Today’s #VeteranOfTheDay is Army Veteran Kenje Ogata.

Enlisting the day after the attack on Pearl Harbor, Kenje assumed that, having gone through the Civilian Pilot Training Program, he would have no trouble securing a spot on a bomber. Instead, he was sent into the Medical Corps.

Kenje was sent to Camp Grant, a medical training center where he went through basic training as a medical corpsman. After a while it became obvious he was not going into Air Corps and that Japanese American soldiers were not advancing.

His letters to his wife, Wilma, convey not only his dedication to her, but also to doing his patriotic duty, even as his country discriminated against him.

“I know you were hoping that I wouldn’t apply for a transfer but … my conscience would never rest so long as I live, if I didn’t assert myself and fight for what I believe to be right,” said Kenje in a letter to Wilma in 1944.

After two years of advocating for a transfer to the Army Air Corps, he was finally given a chance to fly—but as a turret gunner, and not a pilot. He was sent to Italy and was supposed to have 30 days to train before the first mission. He was recruited to join a flying mission days after he arrived.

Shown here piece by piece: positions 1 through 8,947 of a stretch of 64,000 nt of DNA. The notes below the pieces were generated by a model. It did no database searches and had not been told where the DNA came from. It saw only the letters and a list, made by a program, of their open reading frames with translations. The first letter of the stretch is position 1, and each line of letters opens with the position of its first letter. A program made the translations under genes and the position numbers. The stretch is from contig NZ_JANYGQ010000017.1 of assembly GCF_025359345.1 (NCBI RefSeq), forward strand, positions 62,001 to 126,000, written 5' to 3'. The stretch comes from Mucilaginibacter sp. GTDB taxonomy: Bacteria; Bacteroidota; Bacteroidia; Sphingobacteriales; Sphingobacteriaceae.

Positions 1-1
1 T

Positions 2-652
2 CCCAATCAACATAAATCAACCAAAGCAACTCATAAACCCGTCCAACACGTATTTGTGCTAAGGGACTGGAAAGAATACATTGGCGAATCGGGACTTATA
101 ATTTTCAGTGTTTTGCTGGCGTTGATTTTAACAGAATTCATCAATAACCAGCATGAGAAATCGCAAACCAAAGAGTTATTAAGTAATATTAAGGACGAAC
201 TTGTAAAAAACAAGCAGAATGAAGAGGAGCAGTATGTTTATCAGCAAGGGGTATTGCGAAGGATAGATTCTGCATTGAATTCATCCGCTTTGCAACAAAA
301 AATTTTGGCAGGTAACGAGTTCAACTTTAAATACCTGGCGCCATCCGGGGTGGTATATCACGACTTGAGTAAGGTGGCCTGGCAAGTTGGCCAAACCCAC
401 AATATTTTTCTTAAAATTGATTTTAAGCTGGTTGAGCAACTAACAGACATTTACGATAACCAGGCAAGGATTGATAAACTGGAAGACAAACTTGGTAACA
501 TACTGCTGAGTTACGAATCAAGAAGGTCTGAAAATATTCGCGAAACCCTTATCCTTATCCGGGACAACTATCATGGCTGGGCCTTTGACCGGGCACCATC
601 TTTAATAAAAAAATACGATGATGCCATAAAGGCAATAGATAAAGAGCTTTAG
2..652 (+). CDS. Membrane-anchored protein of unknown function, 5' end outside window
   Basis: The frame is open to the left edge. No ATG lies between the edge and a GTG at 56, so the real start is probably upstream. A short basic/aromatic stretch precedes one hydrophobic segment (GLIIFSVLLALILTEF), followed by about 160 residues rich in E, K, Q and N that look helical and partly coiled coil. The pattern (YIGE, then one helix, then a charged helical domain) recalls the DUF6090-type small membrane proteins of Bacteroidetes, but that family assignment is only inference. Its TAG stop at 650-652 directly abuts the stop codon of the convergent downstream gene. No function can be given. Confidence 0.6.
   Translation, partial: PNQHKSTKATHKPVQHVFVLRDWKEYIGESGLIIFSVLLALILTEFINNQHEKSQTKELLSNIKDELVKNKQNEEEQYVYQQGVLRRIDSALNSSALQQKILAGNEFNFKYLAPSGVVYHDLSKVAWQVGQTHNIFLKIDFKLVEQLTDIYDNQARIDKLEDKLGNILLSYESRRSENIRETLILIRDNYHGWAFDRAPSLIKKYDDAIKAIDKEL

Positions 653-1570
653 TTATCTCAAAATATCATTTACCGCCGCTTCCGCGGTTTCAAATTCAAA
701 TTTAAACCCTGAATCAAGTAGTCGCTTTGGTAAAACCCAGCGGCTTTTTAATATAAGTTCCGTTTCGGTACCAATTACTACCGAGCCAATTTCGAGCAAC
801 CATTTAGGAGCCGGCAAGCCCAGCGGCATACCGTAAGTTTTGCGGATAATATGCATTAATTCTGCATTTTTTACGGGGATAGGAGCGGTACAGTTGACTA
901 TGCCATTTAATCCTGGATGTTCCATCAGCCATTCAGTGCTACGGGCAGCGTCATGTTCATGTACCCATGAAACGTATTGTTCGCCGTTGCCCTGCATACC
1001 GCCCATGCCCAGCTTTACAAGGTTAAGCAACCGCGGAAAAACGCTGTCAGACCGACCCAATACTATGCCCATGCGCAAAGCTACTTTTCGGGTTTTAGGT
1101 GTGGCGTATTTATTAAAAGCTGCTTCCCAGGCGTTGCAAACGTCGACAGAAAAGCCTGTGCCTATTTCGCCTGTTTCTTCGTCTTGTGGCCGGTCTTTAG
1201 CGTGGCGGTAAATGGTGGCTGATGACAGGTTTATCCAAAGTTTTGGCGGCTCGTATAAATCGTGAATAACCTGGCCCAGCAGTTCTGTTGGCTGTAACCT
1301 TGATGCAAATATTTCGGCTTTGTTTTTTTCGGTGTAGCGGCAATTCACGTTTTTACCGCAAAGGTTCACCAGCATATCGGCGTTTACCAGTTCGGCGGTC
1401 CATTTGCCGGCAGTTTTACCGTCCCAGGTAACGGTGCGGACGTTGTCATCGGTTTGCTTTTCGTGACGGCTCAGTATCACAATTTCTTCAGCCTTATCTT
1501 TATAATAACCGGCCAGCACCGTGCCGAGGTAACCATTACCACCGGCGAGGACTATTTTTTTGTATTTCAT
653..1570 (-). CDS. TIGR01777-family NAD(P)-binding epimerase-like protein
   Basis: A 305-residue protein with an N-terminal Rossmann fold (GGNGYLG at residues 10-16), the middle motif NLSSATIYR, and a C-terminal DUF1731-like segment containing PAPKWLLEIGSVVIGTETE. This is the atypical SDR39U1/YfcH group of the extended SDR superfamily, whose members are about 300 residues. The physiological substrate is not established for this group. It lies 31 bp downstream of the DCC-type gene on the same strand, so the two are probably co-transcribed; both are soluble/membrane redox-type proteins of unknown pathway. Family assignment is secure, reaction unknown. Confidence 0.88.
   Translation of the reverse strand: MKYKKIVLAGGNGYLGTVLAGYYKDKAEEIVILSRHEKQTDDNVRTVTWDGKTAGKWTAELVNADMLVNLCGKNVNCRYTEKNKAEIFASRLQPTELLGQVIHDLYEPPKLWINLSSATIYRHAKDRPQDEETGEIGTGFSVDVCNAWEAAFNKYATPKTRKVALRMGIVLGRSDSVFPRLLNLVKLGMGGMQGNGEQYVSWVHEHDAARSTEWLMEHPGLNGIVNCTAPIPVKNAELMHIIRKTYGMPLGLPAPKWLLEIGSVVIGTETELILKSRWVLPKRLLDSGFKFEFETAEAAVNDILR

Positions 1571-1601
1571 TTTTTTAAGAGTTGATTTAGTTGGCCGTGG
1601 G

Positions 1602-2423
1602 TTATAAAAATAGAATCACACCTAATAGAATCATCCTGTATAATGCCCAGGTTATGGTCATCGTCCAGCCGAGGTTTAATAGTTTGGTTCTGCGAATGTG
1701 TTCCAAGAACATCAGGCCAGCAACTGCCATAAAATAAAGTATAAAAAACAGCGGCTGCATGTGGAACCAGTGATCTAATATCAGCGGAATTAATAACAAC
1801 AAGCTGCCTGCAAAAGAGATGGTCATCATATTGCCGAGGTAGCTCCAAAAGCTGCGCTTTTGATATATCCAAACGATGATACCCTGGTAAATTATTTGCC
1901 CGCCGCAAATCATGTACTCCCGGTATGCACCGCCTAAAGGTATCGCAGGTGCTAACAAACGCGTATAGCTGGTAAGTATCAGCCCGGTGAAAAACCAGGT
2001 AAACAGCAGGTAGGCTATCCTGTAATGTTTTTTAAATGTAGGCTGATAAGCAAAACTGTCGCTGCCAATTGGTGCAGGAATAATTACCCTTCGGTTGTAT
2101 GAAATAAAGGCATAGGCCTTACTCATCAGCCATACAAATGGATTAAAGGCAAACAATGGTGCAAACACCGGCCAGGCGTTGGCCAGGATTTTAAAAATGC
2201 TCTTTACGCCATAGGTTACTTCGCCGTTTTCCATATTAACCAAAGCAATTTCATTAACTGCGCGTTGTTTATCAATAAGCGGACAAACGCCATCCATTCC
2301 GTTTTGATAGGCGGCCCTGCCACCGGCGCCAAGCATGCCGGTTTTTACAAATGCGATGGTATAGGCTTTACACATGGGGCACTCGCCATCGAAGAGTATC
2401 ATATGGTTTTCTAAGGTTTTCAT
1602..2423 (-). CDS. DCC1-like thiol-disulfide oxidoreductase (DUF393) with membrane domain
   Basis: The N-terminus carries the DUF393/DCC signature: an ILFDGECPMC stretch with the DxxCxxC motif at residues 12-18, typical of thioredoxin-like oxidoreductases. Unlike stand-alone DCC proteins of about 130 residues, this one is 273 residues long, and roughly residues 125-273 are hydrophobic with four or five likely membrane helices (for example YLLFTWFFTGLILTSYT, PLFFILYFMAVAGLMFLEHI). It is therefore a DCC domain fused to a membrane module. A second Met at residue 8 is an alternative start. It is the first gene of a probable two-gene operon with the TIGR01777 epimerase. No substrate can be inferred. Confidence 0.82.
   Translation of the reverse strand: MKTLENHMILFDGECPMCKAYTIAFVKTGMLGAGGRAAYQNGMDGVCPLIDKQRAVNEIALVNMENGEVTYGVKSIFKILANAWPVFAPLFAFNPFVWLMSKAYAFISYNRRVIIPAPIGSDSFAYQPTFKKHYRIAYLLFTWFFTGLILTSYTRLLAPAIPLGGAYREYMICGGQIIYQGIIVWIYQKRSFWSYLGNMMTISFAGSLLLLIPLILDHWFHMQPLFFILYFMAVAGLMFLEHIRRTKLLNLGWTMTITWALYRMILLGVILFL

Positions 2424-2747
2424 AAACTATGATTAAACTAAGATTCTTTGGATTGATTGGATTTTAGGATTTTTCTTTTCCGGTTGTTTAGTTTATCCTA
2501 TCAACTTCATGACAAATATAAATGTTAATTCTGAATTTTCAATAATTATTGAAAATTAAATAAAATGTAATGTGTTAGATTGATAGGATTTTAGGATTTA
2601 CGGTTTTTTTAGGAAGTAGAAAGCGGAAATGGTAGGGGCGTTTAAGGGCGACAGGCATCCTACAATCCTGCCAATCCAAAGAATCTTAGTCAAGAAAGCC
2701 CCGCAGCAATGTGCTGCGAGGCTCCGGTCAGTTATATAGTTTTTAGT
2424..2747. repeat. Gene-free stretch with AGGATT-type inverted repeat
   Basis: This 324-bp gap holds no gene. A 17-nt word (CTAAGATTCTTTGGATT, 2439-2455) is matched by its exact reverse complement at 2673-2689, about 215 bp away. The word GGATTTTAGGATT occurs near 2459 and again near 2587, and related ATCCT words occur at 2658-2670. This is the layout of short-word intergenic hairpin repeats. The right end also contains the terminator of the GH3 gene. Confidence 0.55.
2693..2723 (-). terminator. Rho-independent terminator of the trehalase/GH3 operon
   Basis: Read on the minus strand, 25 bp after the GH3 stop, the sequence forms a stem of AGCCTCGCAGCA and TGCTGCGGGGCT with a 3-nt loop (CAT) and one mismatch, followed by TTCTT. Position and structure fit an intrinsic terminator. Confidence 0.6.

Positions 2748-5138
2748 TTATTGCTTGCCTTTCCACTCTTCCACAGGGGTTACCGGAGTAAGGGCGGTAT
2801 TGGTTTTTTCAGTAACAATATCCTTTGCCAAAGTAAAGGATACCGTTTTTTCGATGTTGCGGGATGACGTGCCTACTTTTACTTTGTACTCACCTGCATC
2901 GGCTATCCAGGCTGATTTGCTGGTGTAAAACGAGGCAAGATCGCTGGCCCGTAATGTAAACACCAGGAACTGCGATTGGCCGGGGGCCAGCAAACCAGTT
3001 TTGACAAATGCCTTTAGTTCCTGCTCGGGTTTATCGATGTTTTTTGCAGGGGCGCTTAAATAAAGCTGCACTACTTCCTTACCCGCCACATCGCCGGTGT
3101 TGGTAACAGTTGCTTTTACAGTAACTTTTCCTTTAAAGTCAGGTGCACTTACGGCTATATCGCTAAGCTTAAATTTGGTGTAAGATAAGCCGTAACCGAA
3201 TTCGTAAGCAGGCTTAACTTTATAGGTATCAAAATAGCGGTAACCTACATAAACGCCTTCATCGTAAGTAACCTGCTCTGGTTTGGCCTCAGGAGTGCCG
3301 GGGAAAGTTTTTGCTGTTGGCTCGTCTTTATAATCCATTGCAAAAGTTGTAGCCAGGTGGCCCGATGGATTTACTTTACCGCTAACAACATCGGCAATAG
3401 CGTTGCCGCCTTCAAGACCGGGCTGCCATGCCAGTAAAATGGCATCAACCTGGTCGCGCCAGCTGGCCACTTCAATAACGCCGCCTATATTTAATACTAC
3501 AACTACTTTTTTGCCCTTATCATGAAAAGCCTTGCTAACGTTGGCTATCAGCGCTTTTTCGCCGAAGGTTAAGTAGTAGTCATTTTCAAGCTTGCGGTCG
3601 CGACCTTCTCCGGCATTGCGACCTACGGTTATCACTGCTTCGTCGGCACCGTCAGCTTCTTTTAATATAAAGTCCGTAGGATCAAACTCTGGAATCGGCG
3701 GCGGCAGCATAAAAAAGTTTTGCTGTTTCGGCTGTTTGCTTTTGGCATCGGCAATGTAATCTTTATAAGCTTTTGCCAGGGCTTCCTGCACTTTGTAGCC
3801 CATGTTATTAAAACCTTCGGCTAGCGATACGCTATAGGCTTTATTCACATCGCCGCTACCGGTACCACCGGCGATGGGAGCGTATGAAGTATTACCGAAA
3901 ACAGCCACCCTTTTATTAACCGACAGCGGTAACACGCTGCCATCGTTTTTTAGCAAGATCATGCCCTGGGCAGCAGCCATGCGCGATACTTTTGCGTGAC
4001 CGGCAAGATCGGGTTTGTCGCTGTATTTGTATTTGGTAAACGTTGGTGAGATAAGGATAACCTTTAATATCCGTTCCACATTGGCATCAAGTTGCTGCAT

During the course of completing 35 missions out of Italy, he was shot down twice over enemy territory.

After the war, Kenje graduated from the University of Illinois College of Dentistry. He practiced dentistry until 1996.

Kenje passed away in 2012. We honor his service.

Nominate a Veteran for #VeteranOfTheDay

Do you want to light up the face of a special Veteran? Have you been wondering how to tell your Veteran they are special to you? You’re in luck! VA’s #VeteranOfTheDay social media feature is an opportunity to highlight your Veteran and his/her service.

It’s easy to nominate a Veteran. All it takes is an email to with as much of the information as you can put together with some good photos. Visit our blog post about nominating for how to create the best submission.

Veterans History Project

This #VeteranOfTheDay profile was created with interviews submitted to the Veterans History Project. The project collects, preserves, and makes accessible the personal accounts of American war Veterans so that future generations may hear directly from veterans and better understand the realities of war. Find out more at

Graphic created by Carl J. Valentino: Carl J. Valentino is a student at the University of Delaware with a Major in International Business and a Minor in Graphic Design.

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Published on Jul. 18, 2017

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